Custody and Adoption
We first hear of out LGBTQ parents around the time of World War II, mostly in the context of cases that denied them child custody after divorce from different-sex, cisgender spouses. Starting in the 1970s, however, a few state courts upheld custody rights for transgender, gay, and lesbian parents, though some still required that they not live with a partner or engage in “homosexual activities.”
In the 1960s and 70s, as the nascent LGBTQ rights movement buoyed the community, out LGBTQ people also began starting families. Bill Jones, a gay man, in 1968 became the first single father to adopt a child in California and one of the first nationally—although, as he told NPR in 2015, he was obliquely advised by a social worker not to mention that he was gay. A decade later, New York became the first state not to reject adoption applicants solely because of “homosexuality.” A gay couple in California in 1979 became the first in the country to jointly adopt a child.
It wasn’t until 1997, however, that New Jersey became the first state to allow same-sex couples to adopt jointly statewide, and not until 2010 did the last state, Florida, overturn a ban on adoption by gay men and lesbians. Several other states continued to ban unmarried couples, though, effectively stopping same-sex couples from adopting until marriage equality became federal law in 2015.
In the 1970s, too, female couples and single women increasingly began to start their families together through pregnancy. In 1982, the Sperm Bank of California opened as the first fertility clinic in the country to serve this market (although many queer people had been doing home inseminations for years before).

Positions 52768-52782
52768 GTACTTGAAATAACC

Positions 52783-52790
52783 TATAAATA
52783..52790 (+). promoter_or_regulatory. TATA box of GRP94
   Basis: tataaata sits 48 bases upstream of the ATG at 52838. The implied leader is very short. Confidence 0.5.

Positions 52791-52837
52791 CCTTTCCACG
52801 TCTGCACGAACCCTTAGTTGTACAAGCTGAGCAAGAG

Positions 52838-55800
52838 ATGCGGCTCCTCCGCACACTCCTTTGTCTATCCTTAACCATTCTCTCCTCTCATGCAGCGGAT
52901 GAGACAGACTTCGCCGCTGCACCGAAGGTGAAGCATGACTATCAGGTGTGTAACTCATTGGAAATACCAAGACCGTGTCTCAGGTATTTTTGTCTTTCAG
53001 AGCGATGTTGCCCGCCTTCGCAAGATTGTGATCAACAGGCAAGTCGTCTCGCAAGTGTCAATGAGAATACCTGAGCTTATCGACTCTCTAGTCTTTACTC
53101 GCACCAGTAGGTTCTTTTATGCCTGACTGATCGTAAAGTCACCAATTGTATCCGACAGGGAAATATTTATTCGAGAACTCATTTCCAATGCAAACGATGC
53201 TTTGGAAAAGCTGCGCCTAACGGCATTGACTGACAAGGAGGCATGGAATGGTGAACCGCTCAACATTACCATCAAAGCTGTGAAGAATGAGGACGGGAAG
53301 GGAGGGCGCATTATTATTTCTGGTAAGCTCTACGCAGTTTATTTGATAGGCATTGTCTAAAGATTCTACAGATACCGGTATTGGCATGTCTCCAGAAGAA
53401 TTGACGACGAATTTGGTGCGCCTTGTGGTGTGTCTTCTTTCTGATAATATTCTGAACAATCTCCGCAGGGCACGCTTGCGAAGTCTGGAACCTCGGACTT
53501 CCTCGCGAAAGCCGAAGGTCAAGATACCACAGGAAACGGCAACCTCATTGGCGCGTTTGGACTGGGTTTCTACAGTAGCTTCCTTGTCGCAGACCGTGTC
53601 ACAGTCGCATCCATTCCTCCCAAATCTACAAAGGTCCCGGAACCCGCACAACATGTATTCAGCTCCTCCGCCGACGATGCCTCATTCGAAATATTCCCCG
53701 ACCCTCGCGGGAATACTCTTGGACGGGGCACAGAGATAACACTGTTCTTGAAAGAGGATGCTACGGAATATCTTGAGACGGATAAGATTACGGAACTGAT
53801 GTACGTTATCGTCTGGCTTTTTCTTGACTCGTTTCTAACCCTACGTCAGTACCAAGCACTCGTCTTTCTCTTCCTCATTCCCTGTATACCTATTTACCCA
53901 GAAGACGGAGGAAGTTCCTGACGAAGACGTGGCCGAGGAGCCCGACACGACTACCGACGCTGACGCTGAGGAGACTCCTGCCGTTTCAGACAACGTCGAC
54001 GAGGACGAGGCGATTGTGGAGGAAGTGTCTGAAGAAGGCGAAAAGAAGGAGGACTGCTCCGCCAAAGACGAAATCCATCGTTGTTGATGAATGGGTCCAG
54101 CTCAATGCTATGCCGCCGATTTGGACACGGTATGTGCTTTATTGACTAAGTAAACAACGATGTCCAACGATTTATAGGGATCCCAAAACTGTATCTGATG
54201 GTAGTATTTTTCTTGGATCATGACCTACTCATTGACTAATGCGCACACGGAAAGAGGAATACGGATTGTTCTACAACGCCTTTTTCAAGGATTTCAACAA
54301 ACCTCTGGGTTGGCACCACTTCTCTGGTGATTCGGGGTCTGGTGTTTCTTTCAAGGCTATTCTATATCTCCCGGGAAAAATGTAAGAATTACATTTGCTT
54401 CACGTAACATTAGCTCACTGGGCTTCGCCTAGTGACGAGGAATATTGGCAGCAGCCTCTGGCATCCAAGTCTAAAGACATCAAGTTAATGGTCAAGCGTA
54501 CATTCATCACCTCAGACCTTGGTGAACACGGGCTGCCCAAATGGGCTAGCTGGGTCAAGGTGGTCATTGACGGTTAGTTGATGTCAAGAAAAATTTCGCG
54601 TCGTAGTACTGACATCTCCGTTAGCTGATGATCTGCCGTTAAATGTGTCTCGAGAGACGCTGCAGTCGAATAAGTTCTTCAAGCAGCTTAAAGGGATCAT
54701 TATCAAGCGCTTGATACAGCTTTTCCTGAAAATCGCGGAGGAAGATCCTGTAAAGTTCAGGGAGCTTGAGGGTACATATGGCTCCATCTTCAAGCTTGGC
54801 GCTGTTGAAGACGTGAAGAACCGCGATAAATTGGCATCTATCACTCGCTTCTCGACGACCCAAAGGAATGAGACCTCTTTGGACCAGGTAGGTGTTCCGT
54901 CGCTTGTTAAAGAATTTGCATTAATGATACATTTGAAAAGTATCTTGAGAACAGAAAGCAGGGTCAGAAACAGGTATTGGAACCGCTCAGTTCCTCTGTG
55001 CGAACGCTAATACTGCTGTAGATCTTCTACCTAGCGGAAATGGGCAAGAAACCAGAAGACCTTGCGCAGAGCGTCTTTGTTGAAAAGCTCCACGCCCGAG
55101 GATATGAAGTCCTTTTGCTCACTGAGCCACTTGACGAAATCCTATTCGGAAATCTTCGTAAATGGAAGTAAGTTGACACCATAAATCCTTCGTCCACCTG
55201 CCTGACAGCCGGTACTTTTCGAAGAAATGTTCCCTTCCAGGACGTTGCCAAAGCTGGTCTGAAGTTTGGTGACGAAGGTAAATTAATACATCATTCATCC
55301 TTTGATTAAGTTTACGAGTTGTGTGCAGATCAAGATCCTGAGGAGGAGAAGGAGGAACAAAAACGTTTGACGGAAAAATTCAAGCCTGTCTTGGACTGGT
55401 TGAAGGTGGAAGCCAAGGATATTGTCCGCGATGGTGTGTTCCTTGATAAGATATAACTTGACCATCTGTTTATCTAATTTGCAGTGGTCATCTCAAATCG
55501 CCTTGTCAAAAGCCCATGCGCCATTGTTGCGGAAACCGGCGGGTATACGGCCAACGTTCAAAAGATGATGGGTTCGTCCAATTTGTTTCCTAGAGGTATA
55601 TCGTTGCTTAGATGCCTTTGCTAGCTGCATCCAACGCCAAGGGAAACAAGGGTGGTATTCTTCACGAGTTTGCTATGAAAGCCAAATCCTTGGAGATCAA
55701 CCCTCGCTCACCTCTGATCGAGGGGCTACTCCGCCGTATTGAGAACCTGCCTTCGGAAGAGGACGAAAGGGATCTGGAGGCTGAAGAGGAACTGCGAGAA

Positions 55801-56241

In 1999, Matt Rice became possibly the first transgender man to give birth in the U.S., although it is hard to tell how the few people in the 19th century who gave birth but lived as men would have identified. (They are our queer parental forebears, regardless.) The same year, a British gay couple had children through surrogacy in California, where a court for the first time allowed two gay dads to be on their children’s birth certificate.
In 1985, some same-sex couples first obtained what became known as “second-parent adoptions” to secure a child’s legal connection to a nonbiological parent. A decade later, the Wisconsin Supreme Court was the first state high court to say a nonbiological mother may seek visitation after separation.
Strength in Community
LGBTQ parents have long come together to support each other, as well as to contribute to the broader LGBTQ rights movement. In 1956, the pioneering San Francisco lesbian organization Daughters of Bilitis held the first known discussion groups on lesbian motherhood. The first lesbian mothers’ activist group, the Lesbian Mothers Union, formed in the same area 15 years later.
In 1974, several lesbian mothers and friends in Seattle formed the Lesbian Mothers National Defense Fund to help those in custody disputes. Similar groups for lesbian mothers and gay fathers formed in other cities. In 1977, lawyers Donna Hitchens and Roberta Achtenberg in San Francisco began the Lesbian Rights Project, which helped both lesbian moms and gay dads. It evolved into the National Center for Lesbian Rights, still helping LGBTQ parents and others across the spectrum today.
Also launched in the same era (1979) was the Gay Fathers Coalition, which ultimately became Family Equality Council, the national organization for LGBTQ parents. Out of this, too, came a program by and for children of LGBTQ parents, which in 1999 spun off to become COLAGE.